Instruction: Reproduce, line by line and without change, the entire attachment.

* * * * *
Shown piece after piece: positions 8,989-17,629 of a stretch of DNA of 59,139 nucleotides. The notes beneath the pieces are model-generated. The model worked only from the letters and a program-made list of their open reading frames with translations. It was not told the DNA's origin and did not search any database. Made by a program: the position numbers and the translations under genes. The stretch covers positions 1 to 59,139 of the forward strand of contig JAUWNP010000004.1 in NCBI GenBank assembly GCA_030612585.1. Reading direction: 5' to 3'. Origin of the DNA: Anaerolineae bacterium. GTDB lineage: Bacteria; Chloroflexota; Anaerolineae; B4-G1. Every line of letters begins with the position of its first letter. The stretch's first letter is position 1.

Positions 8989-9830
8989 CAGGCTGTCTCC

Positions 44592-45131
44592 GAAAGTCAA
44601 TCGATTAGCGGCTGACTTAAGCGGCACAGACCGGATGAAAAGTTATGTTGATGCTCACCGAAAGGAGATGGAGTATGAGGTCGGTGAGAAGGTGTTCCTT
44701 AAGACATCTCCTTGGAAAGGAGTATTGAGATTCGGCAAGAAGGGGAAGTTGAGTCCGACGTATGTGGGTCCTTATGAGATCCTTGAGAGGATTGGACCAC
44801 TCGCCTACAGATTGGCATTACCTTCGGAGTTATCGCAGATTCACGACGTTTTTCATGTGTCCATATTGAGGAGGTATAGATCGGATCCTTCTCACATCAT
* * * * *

Shown piece after piece: positions 8,989-17,629 of a stretch of DNA of 59,139 nucleotides. The notes beneath the pieces are model-generated. The model worked only from the letters and a program-made list of their open reading frames with translations. It was not told the DNA's origin and did not search any database. Made by a program: the position numbers and the translations under genes. The stretch covers positions 1 to 59,139 of the forward strand of contig JAUWNP010000004.1 in NCBI GenBank assembly GCA_030612585.1. Reading direction: 5' to 3'. Origin of the DNA: Anaerolineae bacterium. GTDB lineage: Bacteria; Chloroflexota; Anaerolineae; B4-G1. Every line of letters begins with the position of its first letter. The stretch's first letter is position 1.

Positions 8989-9830
8989 CAGGCTGTCTCC

Positions 44592-45131
44592 GAAAGTCAA
44601 TCGATTAGCGGCTGACTTAAGCGGCACAGACCGGATGAAAAGTTATGTTGATGCTCACCGAAAGGAGATGGAGTATGAGGTCGGTGAGAAGGTGTTCCTT
44701 AAGACATCTCCTTGGAAAGGAGTATTGAGATTCGGCAAGAAGGGGAAGTTGAGTCCGACGTATGTGGGTCCTTATGAGATCCTTGAGAGGATTGGACCAC
44801 TCGCCTACAGATTGGCATTACCTTCGGAGTTATCGCAGATTCACGACGTTTTTCATGTGTCCATATTGAGGAGGTATAGATCGGATCCTTCTCACATCAT